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“It’s in our family DNA. When I was young, some kids wanted to be baseball players or firefighters, but I wanted to follow in the footsteps of my father and grandfather,” said Peter A. Picknelly, who celebrated his 63rd birthday on Friday.

It was a humble beginning, as are most successful family businesses. The first fleet consisted of four 1933 Buick-Jitney vehicles.

Peter Pan’s burgeoning operation offered service between Northampton and Boston via Stafford Springs, Connecticut. A ride cost $1.75 and lasted nearly four hours until the state authorized Peter Pan to operate on Route 20 in 1940, cutting travel time by an hour.

With the opening of the Massachusetts Turnpike in 1957, travel time was cut in half. Other family members joined the company, including Peter C. Picknelly’s brother Bill and Bill’s son Carmen, who joined after World War II.

Carmen’s son Tom Picknelly managed Peter Pan Maintenance until his death in 2020. By 1963 a fleet of 28 buses was in operation.

With the death of Peter C. Picknelly in 1964, the second generation took over. The founder’s son, Peter L. Picknelly, developed travel packages for the World’s Fair during the 1964 and 1965 New York City fair presentations – an innovation that led to the Peter Pan World Travel Service.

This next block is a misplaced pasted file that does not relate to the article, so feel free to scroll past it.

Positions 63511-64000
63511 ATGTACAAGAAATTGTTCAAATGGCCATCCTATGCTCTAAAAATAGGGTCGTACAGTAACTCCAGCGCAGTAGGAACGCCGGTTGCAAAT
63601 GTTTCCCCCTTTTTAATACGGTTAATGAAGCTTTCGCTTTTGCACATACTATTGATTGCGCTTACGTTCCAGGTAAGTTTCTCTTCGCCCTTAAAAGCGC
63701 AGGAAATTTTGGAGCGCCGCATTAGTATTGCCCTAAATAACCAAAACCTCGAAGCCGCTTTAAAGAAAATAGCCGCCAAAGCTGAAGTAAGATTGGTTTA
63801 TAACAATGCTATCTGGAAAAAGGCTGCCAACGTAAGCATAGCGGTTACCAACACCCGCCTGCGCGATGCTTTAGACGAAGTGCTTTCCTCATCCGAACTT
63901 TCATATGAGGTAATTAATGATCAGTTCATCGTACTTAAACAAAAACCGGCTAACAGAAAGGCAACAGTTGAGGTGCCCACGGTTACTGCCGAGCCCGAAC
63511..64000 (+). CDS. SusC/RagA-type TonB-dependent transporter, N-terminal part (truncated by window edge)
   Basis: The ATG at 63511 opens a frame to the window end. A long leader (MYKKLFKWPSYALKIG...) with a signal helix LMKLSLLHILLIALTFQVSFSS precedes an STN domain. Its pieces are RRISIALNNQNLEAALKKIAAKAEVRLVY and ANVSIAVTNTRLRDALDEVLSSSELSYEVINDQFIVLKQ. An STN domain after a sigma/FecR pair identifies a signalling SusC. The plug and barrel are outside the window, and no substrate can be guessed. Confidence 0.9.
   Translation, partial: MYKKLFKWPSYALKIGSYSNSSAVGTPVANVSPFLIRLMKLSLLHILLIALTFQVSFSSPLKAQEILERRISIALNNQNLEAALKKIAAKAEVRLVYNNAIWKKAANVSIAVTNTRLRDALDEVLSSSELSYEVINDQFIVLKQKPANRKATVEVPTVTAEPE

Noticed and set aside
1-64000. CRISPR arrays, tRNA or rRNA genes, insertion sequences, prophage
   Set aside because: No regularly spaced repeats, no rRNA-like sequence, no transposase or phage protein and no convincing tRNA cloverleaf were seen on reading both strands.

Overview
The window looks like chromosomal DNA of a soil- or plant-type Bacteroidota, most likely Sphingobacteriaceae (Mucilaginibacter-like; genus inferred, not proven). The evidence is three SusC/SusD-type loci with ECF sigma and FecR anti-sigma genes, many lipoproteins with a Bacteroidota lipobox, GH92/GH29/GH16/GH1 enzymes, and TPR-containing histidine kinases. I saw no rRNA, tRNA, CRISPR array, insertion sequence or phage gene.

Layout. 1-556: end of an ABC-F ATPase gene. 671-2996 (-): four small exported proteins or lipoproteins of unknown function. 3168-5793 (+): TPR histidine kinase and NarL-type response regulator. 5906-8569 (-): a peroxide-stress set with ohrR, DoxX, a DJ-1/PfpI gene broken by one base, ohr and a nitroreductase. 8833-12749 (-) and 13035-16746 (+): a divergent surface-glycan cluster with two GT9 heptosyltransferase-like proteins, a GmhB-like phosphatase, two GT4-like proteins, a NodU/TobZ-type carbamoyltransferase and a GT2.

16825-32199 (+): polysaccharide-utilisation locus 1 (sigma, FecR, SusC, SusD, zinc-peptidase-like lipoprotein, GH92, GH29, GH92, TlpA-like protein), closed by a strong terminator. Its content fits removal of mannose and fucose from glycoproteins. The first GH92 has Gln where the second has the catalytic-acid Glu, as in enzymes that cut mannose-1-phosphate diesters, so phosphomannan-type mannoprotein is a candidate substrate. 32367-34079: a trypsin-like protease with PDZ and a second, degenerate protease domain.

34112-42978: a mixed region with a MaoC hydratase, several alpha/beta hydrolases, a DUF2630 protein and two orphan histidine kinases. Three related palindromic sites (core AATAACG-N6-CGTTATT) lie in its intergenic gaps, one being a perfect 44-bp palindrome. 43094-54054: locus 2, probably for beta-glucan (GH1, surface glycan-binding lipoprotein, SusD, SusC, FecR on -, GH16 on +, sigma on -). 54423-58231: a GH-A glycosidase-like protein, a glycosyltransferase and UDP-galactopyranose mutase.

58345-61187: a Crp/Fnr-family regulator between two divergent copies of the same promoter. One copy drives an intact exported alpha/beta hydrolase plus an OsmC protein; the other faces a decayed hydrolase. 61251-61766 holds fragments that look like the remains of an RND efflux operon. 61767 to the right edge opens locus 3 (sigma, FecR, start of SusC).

This was a cornerstone for the diversification of the business, which continues to this day. Corporate offices have been located at Union Station since 2018, when Way Finders took over the former bus station location for its housing agency headquarters.

Upon the death of Peter L. Picknelly in 2004, Peter A. Picknelly III assumed the position of CEO that he holds today.

Peter Pan

The late Peter L. Picknelly, left, then chairman of Peter Pan Bus Lines, and his son, Peter A. Picknelly, stand in front of one of their buses December 5, 2002 parked at the Springfield bus station. (Mark M. Murray | The Republican File Photo)

“All of us in the family remember my father as such a hard working person who set an example – he instilled a strong work ethic in us all,” said Peter III.

“He was someone who worked seven days a week, including holidays, to build our business. We vividly remember surprising him on Father’s Days by bringing bagels to his office and having breakfast together at the table in the conference room.”

The son did his best to continue the father’s tradition. Like his father, he has championed the development of the downtown riverfront.

When family reunions happen these days, the company is never far from their thoughts.